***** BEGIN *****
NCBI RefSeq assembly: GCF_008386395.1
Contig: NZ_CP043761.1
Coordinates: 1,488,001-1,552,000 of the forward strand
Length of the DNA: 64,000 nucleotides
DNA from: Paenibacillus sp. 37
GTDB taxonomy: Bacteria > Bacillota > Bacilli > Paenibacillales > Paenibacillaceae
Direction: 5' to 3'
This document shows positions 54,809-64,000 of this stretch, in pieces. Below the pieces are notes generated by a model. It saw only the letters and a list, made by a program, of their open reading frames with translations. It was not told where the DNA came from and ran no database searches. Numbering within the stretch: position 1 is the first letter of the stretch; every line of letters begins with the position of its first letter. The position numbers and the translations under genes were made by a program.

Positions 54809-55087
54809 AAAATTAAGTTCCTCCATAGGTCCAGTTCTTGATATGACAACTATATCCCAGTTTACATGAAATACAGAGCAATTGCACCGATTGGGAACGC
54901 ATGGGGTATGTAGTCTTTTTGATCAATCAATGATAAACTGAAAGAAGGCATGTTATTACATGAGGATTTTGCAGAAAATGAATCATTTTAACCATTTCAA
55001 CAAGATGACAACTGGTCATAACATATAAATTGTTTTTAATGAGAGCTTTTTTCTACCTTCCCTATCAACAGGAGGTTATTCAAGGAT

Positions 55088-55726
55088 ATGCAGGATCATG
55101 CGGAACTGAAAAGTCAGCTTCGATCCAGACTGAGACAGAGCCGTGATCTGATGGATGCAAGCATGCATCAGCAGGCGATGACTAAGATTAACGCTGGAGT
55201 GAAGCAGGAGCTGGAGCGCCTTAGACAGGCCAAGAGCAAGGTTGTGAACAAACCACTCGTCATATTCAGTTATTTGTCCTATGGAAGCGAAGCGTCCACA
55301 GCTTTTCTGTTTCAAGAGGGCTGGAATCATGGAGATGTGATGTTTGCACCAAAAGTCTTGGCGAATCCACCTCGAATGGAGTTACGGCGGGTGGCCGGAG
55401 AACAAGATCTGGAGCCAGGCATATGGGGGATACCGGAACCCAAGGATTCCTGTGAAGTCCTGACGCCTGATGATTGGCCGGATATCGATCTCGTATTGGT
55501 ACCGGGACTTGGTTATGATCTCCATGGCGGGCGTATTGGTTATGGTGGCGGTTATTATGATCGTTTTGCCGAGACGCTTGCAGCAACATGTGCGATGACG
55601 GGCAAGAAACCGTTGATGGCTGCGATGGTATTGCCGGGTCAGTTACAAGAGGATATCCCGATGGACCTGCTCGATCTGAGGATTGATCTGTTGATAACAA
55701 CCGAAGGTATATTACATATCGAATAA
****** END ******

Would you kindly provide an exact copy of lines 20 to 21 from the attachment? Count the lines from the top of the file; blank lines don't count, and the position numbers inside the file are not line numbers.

55601 GGCAAGAAACCGTTGATGGCTGCGATGGTATTGCCGGGTCAGTTACAAGAGGATATCCCGATGGACCTGCTCGATCTGAGGATTGATCTGTTGATAACAA
55701 CCGAAGGTATATTACATATCGAATAA